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For years, advocacy groups have requested public comment at Cleveland City Council meetings and a more straight-forward process for commenting at Council committee meetings. Members of City Council say they have pressed the issue with council leadership without gaining any traction. But this year could be different thanks to a broad based coalition of advocacy organizations, labor unions, and a resident coalition called Clevelanders for Public Comment. City Council seems closer to adopting public comment than ever before, but we need to keep paying attention and pushing them to adopt a public comment policy that is inclusive, transparent, and fair.
The ordinance proposed by Clevelanders for Public Comment was vetted by several attorneys, successfully tested during a City Club virtual public comment forum, and received support from residents, advocacy groups, labor unions, editorial boards, statewide elected officials, and a majority of City Council members. Frustratingly, this work and widespread consensus has been entirely ignored by Council President Kevin Kelley, who has blocked efforts to introduce the policy proposed by Clevelanders for Public Comment and is instead championing a watered-down version of public comment that would make little progress toward making Cleveland City Council more democratic. Clevelanders deserve better.
Clevelanders for Public Comment took its cues from other resident-led coalitions that proposed legislation to push Council to take action on long-deferred, important issues, such as Cleveland Lead Advocates for Safe Housing (CLASH)’s lead-safe housing ordinance and the elimination of Cleveland’s requirement that block parties hire off-duty police. We drafted a proposed ordinance that could establish public comment at Council meetings and at Committee meetings and hearings.
Clevelanders for Public Comment circulated the draft ordinance to every member of council. Nine council members agreed to co-sponsor the legislation, and nearly all council members said they generally support public comment.
Council President Kevin Kelley has never acknowledged that Clevelanders for Public Comment proposed a policy. Instead, after over three months of Clevelanders for Public Comment making consistent requests for meetings to discuss public comment, he sent a written response on April 9 saying, “I understand that you believe that there would be some additional benefit to having comments at the Monday night meetings. As to that concern, please be aware that I have referred the matter of public comment to our Research Policy Cluster.”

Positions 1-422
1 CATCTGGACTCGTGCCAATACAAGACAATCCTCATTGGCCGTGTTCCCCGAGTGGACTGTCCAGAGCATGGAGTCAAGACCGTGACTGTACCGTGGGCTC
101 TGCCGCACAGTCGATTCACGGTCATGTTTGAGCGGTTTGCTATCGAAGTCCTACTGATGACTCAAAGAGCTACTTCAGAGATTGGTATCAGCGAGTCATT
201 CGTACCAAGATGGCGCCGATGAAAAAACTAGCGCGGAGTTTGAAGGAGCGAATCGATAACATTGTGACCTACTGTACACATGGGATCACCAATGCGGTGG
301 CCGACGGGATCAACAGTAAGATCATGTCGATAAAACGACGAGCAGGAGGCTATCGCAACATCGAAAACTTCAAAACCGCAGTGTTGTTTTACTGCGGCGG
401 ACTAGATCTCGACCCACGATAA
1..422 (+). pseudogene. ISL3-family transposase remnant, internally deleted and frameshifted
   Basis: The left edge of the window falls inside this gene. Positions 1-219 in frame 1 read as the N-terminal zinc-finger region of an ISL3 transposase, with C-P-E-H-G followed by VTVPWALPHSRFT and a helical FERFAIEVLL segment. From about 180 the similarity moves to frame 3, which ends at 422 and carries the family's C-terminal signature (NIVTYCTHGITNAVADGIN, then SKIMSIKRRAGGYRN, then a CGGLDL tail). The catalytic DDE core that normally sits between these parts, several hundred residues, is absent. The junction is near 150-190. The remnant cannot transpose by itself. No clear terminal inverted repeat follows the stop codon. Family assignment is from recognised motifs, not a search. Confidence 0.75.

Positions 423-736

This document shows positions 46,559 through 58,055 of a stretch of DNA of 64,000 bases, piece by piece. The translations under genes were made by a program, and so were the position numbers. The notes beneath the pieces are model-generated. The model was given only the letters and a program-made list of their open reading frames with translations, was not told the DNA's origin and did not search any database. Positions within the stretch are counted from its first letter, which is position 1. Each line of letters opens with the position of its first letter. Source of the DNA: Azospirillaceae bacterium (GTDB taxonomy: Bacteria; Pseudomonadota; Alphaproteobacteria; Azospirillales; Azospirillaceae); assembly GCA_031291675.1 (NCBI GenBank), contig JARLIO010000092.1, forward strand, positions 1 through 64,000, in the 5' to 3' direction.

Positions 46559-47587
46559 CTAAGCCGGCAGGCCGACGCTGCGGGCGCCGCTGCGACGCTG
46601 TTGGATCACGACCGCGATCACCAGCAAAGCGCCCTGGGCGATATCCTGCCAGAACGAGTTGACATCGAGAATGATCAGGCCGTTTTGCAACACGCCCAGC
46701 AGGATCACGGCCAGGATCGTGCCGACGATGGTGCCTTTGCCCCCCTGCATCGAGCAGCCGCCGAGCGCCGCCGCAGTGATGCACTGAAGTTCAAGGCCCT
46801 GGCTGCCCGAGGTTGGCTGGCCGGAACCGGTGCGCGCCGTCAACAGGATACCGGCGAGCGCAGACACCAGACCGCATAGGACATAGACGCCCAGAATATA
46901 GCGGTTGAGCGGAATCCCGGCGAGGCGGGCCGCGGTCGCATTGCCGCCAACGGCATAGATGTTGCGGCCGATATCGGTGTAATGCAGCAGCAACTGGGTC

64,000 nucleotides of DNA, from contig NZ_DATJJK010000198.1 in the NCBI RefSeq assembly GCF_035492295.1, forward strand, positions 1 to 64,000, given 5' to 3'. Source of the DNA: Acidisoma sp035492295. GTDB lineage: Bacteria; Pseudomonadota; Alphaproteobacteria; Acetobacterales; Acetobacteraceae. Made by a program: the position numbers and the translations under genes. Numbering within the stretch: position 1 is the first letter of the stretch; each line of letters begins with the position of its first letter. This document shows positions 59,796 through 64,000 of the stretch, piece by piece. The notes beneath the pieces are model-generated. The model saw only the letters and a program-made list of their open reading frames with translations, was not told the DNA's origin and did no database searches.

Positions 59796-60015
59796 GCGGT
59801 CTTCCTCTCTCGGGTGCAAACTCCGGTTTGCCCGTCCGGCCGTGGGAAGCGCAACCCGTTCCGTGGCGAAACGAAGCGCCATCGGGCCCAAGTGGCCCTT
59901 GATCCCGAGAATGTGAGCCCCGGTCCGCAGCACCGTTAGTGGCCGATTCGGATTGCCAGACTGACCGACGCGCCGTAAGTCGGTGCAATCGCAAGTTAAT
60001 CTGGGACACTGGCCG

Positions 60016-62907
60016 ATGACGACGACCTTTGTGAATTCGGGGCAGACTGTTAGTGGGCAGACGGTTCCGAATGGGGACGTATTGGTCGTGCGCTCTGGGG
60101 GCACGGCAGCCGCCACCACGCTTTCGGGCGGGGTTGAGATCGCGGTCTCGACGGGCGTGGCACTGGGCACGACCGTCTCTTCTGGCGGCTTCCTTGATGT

Council President Kevin Kelley is proposing to adopt the public comment policy as a council rule as opposed to an ordinance. Councilman Basheer Jones forwarded the Clevelanders for Public Comment’s draft ordinance to Council staff on March 11, saying “I would like to introduce this legislation. Please use the verbiage below.” Rachel Nigro Scalish, Special Counsel for City Council, responded, saying “How the Council conducts its business is not really the subject matter of the codified ordinances … I understand that the Council President will be asking the policy staff and the Rules Committee to review whether and how the Council Rules should be changed to allow public comment at Council meetings. Any and all changes to the Rules of Council are vetted through the Rules Committee and then adopted by majority vote of the Council.”
Public comment could be adopted as an ordinance, but Council President Kelley prefers to change the policy using a rule. Of course, the only way to amend Council Rules is upon a report by the Rules Committee, a committee he chairs.
Clevelanders for Public Comment have provided a version of our public comment proposal as an amendment to council rules. Although adopting the change as a rule is not our preferred format (rules, unlike ordinances, can be suspended by a majority of council and are subject to change every four years), the content of the policy is more important than the form. Unfortunately, the content of the public comment policy proposed by council staff and Council President Kelley is deficient in several areas.